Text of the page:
NATO E-3 AWACS aircraft have begun around-the-clock surveillance of Libyan airspace as alliance officials consider the possibility of establishing a flight-exclusion zone over the North African state. While NATO allies Britain and France are drafting a UN proposal to permit a NATO-enforced no-fly zone, US officials see little value in a cordon. “We have actually seen a decrease in . . . overall air activity over Libya,” said US ambassador to NATO Ivo Daalder during a teleconference with reporters Monday. He added that Libyan air assets “used to attack the rebel forces and indeed the population” would be “largely unaffected” by allied enforcement. NATO’s E-3 component based at Geilenkirchen, Germany, has been conducting intensified air activity since late February “to fulfill operational requirements,” according to an alliance release. This is presumably tied to monitoring the airspace over Libya. (Daalder transcript)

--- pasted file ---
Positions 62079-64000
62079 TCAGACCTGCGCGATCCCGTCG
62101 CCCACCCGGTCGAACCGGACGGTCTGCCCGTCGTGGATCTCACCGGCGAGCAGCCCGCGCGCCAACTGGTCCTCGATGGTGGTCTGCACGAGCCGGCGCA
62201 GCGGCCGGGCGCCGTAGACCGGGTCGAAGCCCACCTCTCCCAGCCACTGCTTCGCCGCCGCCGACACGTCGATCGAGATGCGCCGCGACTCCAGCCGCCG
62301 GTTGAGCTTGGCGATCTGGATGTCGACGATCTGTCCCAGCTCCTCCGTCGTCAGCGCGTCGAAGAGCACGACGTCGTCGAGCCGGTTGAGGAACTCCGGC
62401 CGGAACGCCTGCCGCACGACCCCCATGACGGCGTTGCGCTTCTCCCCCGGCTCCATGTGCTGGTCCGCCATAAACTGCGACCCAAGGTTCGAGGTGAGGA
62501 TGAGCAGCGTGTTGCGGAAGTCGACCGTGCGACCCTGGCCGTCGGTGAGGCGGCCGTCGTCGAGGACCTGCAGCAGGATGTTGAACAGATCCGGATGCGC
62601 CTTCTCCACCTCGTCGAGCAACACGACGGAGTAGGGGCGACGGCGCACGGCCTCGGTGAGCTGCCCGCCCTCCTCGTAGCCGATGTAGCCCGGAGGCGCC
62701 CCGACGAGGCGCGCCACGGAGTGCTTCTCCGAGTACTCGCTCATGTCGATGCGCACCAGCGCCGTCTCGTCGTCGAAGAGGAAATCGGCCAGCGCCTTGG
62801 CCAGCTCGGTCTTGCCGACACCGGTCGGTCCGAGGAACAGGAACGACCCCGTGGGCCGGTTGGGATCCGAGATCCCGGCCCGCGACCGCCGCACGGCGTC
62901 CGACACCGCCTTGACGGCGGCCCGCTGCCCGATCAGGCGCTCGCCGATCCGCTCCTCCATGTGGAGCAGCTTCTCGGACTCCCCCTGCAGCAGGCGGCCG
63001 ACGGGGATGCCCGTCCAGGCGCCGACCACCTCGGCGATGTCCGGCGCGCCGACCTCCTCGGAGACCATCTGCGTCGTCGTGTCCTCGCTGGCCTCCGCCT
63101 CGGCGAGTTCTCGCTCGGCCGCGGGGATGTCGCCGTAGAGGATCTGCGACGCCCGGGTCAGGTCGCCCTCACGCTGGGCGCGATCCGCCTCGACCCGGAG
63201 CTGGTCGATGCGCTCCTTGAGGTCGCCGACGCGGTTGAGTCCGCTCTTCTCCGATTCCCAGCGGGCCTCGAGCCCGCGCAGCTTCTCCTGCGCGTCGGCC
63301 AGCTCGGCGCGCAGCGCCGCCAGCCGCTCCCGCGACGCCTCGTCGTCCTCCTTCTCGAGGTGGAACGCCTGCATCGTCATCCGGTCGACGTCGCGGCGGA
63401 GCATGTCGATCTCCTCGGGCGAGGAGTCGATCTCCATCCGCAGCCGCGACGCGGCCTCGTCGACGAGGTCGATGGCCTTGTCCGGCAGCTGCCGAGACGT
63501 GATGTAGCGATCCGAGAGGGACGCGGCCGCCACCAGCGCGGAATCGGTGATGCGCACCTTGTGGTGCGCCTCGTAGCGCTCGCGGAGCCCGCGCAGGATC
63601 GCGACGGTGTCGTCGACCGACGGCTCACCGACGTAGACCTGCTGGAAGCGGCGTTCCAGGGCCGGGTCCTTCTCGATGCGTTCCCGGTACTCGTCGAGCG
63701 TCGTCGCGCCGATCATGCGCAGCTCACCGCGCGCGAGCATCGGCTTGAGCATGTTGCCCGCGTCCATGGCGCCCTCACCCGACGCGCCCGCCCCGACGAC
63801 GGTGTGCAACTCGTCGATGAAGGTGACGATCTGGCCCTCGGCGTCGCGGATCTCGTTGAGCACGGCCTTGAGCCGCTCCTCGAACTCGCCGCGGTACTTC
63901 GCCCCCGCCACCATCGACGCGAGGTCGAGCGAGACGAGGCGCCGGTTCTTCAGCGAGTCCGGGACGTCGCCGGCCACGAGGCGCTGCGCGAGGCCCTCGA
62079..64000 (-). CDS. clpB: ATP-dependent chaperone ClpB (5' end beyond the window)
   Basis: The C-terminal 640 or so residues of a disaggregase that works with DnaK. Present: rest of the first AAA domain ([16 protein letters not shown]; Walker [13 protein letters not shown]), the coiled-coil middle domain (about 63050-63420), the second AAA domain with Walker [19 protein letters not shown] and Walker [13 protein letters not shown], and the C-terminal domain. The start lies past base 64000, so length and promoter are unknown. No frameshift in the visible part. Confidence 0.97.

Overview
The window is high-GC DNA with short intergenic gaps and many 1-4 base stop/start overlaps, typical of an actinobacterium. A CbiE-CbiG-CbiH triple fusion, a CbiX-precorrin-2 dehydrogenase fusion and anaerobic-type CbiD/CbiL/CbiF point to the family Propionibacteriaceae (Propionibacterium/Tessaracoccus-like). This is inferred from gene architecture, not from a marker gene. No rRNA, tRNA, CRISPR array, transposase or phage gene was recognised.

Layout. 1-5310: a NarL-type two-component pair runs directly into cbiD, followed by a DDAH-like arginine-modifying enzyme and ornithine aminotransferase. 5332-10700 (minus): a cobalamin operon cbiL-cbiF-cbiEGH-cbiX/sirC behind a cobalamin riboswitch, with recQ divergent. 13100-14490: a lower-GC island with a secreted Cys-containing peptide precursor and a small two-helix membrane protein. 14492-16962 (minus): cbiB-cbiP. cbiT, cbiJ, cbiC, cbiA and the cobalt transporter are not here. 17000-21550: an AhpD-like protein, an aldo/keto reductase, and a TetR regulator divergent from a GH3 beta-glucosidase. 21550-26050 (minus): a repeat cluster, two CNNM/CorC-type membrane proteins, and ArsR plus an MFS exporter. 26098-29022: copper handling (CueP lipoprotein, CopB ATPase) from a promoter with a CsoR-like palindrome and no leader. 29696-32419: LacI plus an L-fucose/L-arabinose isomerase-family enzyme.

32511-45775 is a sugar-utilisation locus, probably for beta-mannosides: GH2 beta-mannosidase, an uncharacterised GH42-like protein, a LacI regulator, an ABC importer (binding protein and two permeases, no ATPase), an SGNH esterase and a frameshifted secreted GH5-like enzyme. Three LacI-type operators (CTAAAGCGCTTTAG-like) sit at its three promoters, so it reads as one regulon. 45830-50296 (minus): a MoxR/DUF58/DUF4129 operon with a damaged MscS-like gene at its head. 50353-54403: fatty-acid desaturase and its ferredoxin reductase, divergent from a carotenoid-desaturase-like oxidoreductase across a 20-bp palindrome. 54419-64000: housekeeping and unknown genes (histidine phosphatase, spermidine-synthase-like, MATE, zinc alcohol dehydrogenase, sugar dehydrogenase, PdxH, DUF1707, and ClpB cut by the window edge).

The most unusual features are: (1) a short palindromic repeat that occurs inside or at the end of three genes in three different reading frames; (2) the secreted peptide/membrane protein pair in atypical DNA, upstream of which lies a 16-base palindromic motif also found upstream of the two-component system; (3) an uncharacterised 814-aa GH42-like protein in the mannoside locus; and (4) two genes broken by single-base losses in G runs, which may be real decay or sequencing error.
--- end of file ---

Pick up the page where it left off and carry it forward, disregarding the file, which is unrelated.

NASA, SpaceX, and United Launch Alliance are all preparing to launch their next-gen rockets from Florida’s Space Coast, two of them before the year is out. One is expected to liberate the U.S. launch enterprise from its reliance on Russian-made RD-180 engines, while all three rockets could eventually carry astronaut crews.